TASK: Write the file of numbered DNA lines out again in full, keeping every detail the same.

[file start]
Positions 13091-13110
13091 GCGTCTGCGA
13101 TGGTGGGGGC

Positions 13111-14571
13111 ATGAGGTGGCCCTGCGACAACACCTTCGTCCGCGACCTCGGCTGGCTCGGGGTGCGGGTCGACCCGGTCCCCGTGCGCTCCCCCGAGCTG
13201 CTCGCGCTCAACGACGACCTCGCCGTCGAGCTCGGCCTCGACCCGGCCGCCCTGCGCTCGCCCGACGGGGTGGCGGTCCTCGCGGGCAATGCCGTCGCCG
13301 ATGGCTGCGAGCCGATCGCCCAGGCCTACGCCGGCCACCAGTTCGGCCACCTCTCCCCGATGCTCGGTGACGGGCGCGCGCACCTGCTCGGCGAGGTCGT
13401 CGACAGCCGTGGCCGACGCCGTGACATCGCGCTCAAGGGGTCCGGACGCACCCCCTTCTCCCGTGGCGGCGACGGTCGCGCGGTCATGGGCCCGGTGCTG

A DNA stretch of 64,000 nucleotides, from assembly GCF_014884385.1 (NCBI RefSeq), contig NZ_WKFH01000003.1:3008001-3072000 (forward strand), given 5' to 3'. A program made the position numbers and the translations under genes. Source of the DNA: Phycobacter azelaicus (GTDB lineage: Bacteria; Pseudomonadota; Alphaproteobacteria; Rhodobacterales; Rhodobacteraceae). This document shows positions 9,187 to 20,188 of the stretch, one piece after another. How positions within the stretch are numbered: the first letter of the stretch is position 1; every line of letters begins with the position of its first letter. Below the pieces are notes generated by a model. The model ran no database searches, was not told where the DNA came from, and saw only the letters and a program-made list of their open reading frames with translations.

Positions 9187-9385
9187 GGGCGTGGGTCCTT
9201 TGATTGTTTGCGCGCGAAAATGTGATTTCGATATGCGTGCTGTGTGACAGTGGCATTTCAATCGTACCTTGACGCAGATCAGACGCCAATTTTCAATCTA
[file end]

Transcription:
Positions 13091-13110
13091 GCGTCTGCGA
13101 TGGTGGGGGC

Positions 13111-14571
13111 ATGAGGTGGCCCTGCGACAACACCTTCGTCCGCGACCTCGGCTGGCTCGGGGTGCGGGTCGACCCGGTCCCCGTGCGCTCCCCCGAGCTG
13201 CTCGCGCTCAACGACGACCTCGCCGTCGAGCTCGGCCTCGACCCGGCCGCCCTGCGCTCGCCCGACGGGGTGGCGGTCCTCGCGGGCAATGCCGTCGCCG
13301 ATGGCTGCGAGCCGATCGCCCAGGCCTACGCCGGCCACCAGTTCGGCCACCTCTCCCCGATGCTCGGTGACGGGCGCGCGCACCTGCTCGGCGAGGTCGT
13401 CGACAGCCGTGGCCGACGCCGTGACATCGCGCTCAAGGGGTCCGGACGCACCCCCTTCTCCCGTGGCGGCGACGGTCGCGCGGTCATGGGCCCGGTGCTG

A DNA stretch of 64,000 nucleotides, from assembly GCF_014884385.1 (NCBI RefSeq), contig NZ_WKFH01000003.1:3008001-3072000 (forward strand), given 5' to 3'. A program made the position numbers and the translations under genes. Source of the DNA: Phycobacter azelaicus (GTDB lineage: Bacteria; Pseudomonadota; Alphaproteobacteria; Rhodobacterales; Rhodobacteraceae). This document shows positions 9,187 to 20,188 of the stretch, one piece after another. How positions within the stretch are numbered: the first letter of the stretch is position 1; every line of letters begins with the position of its first letter. Below the pieces are notes generated by a model. The model ran no database searches, was not told where the DNA came from, and saw only the letters and a program-made list of their open reading frames with translations.

Positions 9187-9385
9187 GGGCGTGGGTCCTT
9201 TGATTGTTTGCGCGCGAAAATGTGATTTCGATATGCGTGCTGTGTGACAGTGGCATTTCAATCGTACCTTGACGCAGATCAGACGCCAATTTTCAATCTA